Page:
But armed with a drastically improved jump shot, he led his Bulls to the best record in all of the NBA, improving their record by 21 games, while also boosting his stats.
And despite the outstanding campaigns turned in by some of his competitors, Rose was ultimately granted the MVP award, making him the youngest-ever winner at just 22 years of age.
Bill Walton put together one of the most accomplished collegiate basketball careers of all time, and therefore, great things were expected of him at the next level.
However, things didn't exactly pan out as expected, since Walton was constantly plagued by injuries.
Nevertheless, he was still an efficient player when on the court, and in the 1977-78 season, he helped to lead his Portland Trail Blazers to a league-best record.
And despite the fact that he only managed to play in 58 games, Walton was still named MVP of the NBA.
Steve Nash was a bit of a late-bloomer, failing to average double-digit scoring totals during his first four seasons, and only being elected to an All-Star team in his seventh year.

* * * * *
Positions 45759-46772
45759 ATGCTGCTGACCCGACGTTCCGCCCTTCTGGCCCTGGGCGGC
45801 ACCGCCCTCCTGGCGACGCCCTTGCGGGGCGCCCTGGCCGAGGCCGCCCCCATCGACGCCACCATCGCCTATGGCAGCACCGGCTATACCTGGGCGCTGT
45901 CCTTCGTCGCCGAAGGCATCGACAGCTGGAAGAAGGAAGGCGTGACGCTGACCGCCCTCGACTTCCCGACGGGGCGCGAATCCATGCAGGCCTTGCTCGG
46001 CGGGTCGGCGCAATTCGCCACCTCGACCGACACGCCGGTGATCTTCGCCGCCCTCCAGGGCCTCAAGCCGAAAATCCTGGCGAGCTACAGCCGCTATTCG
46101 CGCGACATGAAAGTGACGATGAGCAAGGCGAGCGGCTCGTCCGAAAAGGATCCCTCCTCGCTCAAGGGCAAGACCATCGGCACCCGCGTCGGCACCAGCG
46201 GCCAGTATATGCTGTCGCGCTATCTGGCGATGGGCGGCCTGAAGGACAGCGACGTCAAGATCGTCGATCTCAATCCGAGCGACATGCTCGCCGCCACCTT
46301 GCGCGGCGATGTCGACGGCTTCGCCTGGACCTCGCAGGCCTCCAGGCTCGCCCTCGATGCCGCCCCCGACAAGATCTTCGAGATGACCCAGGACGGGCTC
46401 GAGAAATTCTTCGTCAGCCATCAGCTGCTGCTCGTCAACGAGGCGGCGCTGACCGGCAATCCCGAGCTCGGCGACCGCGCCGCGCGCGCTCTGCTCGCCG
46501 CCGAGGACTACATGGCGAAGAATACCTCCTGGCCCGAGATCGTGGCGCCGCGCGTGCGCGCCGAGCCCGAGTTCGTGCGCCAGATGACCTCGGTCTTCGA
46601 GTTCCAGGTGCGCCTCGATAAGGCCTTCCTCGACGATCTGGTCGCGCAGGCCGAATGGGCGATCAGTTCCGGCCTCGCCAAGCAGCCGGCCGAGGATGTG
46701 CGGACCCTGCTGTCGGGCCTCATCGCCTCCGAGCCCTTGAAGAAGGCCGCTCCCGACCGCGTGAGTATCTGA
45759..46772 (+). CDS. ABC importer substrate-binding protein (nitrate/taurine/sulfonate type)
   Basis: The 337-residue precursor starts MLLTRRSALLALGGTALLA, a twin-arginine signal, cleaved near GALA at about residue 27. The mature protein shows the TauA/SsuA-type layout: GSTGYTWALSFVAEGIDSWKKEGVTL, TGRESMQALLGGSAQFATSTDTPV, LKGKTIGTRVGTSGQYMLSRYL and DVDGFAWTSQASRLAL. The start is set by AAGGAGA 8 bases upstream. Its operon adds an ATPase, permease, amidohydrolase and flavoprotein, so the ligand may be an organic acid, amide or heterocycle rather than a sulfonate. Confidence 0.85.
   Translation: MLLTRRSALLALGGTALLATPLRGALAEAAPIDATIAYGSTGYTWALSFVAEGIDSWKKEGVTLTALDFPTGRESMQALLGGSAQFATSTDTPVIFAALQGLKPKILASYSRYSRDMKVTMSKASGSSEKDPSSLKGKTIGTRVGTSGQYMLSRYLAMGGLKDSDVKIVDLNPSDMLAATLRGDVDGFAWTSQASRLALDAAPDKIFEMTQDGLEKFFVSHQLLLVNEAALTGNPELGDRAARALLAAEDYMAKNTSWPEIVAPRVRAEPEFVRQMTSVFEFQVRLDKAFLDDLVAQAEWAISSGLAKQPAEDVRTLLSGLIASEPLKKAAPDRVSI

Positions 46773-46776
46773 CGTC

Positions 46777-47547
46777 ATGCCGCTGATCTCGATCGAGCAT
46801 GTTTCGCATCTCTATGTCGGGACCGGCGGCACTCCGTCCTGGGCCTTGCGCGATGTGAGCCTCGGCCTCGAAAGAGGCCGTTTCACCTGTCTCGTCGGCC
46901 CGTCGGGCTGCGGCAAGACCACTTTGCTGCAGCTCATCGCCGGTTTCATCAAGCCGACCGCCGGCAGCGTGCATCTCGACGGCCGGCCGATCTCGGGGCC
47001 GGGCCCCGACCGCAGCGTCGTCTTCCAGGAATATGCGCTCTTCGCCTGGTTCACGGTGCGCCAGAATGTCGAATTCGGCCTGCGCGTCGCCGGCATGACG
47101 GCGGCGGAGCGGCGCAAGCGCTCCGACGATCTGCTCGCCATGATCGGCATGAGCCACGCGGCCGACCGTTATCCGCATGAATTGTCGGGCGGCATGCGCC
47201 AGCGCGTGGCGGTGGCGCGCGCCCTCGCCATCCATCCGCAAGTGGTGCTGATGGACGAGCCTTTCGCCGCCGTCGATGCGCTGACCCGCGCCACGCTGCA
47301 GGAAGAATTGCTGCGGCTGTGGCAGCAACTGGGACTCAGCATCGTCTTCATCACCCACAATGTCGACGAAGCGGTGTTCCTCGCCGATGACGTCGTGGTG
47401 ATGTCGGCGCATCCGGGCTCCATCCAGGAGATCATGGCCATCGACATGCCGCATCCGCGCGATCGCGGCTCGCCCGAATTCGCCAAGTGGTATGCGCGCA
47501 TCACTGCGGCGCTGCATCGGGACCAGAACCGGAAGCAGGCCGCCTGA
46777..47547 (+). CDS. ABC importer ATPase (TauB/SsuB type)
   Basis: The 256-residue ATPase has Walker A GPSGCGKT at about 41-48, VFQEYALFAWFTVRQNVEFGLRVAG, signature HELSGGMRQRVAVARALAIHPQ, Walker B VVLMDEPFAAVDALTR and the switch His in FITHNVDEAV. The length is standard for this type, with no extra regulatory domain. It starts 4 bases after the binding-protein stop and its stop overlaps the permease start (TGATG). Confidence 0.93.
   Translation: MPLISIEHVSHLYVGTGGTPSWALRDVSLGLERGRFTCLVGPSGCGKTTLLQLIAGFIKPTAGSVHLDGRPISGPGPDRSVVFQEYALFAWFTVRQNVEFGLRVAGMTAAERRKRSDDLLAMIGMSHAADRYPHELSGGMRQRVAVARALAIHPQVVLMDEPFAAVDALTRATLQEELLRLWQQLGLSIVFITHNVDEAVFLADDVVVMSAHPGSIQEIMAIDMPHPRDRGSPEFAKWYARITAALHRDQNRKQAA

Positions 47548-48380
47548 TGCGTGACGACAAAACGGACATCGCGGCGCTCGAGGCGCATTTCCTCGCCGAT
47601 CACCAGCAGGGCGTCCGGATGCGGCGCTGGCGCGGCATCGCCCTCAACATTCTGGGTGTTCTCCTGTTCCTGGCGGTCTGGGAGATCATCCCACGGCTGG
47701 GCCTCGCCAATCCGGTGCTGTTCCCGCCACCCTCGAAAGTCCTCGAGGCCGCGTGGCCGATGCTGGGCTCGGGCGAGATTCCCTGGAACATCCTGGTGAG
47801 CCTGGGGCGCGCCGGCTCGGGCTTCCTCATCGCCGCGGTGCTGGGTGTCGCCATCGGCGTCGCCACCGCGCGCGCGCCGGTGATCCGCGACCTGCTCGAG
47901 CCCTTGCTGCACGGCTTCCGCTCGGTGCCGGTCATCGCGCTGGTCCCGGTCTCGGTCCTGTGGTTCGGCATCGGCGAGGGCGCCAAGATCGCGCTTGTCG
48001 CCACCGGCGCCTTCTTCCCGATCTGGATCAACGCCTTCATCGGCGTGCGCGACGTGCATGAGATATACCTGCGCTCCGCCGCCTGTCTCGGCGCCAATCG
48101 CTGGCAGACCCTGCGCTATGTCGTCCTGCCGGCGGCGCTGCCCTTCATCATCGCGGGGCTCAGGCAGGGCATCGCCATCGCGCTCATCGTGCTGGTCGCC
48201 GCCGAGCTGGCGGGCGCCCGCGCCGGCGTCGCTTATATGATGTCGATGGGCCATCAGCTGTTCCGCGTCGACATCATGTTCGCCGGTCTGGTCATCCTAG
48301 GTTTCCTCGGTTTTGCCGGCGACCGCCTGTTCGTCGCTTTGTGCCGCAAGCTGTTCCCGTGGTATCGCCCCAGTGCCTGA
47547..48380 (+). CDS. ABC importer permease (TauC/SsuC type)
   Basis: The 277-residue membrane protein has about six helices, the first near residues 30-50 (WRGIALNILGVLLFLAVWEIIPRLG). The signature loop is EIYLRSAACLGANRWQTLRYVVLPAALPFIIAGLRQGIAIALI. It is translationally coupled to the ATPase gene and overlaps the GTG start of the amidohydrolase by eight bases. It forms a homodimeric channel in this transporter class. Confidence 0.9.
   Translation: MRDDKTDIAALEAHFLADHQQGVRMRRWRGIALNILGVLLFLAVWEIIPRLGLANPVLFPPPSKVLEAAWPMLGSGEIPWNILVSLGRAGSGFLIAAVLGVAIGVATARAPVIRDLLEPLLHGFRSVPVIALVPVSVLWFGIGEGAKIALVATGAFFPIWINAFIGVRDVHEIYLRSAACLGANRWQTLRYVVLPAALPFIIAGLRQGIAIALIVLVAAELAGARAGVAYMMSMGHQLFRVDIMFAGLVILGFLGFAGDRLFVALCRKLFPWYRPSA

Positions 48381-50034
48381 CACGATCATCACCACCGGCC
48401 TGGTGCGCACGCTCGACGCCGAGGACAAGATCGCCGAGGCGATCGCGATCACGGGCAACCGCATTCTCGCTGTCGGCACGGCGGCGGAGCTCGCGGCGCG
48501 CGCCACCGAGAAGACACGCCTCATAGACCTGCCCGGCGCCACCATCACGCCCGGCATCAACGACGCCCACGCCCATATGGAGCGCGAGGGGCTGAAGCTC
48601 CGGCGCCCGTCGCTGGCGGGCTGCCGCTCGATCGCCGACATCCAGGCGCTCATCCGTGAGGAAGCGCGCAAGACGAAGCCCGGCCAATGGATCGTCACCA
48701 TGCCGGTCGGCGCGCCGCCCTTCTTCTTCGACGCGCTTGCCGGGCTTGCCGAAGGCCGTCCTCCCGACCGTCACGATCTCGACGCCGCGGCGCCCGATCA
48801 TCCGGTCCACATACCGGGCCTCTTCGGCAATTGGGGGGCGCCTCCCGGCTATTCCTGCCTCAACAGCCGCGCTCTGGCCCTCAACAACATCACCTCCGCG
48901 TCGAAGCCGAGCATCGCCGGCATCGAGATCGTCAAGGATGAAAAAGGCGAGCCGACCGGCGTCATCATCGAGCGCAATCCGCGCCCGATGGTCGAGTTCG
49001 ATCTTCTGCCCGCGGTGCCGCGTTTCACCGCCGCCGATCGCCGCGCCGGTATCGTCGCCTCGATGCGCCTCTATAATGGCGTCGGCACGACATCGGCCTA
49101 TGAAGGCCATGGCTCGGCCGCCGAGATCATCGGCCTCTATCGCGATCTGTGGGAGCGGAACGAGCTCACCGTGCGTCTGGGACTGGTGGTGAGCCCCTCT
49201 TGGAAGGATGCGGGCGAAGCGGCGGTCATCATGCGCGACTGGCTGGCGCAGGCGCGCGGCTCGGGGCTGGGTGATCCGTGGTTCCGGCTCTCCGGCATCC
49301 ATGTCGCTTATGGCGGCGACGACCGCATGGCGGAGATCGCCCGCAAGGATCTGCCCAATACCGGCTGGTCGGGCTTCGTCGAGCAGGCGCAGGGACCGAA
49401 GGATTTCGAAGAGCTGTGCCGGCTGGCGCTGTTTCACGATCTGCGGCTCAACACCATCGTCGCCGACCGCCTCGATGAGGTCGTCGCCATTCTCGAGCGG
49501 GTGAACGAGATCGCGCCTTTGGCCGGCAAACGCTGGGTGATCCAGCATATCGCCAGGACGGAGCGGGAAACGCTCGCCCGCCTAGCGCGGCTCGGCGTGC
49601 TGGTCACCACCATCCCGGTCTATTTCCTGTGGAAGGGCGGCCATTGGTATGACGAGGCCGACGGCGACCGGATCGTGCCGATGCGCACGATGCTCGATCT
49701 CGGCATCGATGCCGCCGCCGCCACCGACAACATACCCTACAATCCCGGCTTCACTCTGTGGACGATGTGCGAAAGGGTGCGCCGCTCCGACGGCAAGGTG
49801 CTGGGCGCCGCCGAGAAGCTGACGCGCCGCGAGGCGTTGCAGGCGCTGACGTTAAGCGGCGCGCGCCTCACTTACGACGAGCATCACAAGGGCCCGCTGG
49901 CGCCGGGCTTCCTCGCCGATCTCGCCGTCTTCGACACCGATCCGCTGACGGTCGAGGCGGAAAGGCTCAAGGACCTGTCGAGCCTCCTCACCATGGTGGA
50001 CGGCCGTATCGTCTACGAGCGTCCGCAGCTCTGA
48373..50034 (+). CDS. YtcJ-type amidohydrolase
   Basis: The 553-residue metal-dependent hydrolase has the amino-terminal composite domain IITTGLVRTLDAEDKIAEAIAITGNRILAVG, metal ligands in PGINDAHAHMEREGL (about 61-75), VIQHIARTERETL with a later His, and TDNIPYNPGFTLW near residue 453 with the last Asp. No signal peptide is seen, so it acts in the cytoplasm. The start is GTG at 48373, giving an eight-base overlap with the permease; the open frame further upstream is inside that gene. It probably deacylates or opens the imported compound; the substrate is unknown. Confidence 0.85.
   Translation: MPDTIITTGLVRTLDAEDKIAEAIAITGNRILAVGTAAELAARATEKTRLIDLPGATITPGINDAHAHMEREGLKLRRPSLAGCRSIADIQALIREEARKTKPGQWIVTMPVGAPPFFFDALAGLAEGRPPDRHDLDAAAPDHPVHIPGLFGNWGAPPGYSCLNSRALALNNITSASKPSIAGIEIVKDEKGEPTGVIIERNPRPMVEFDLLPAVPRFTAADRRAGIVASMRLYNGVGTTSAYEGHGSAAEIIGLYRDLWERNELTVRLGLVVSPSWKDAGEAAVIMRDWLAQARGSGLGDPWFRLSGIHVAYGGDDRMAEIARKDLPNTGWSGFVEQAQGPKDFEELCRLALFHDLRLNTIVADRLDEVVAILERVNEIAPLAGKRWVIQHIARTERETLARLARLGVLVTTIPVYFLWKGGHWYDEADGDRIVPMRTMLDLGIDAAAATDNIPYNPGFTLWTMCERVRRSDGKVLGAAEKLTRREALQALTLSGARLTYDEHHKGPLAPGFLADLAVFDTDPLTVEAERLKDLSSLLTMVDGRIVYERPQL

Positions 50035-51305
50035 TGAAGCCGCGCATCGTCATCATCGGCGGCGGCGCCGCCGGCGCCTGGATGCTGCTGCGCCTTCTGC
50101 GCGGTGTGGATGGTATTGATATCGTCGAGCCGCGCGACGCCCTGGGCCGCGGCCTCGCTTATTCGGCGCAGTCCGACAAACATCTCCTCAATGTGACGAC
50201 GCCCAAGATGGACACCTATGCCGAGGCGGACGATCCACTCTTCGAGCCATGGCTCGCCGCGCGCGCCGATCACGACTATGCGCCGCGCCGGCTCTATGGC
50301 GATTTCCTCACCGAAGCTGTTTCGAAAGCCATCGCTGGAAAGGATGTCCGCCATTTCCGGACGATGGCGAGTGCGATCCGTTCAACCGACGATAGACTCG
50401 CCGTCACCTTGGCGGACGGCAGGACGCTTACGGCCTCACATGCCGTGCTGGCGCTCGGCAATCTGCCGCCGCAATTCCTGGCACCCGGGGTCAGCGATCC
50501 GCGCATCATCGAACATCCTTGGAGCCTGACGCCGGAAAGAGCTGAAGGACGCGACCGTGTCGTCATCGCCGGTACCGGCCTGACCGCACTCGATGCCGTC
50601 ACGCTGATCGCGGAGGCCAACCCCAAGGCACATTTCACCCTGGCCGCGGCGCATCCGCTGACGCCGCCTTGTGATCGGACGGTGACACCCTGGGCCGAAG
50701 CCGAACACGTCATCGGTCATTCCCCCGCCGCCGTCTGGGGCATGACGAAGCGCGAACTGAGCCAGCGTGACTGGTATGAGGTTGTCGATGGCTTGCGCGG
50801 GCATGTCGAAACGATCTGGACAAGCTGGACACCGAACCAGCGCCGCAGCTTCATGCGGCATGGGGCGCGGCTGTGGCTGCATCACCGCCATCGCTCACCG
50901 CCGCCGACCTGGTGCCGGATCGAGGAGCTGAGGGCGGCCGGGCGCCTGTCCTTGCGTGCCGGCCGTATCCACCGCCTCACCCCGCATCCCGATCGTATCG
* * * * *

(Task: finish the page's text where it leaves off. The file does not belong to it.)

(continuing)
However, while he managed to establish himself as a solid player during his time on the Dallas Mavericks (1998-2004), he never took the next step to that elite level.
Then, prior to the 2004-05 season, a 30-year-old Nash joined the Phoenix Suns, and nobody could have guessed what was going to happen next.
In Phoenix, Nash finally broke out, posting fantastic point guard numbers, improving his team's win total by a whopping 33 games and ultimately winning the first of two consecutive MVP awards.
While Wes Unseld was a talented and successful college basketball player, he didn't even show enough to be selected with the top pick in the 1968 NBA Draft.
Therefore, there was no way that anyone knew just how good he was going to be.
By the end of the 1968-69 season, Unseld helped to improve his team's record by 21 games, he posted impressive numbers inside, and he became just the second rookie in NBA history to be named as the league's MVP.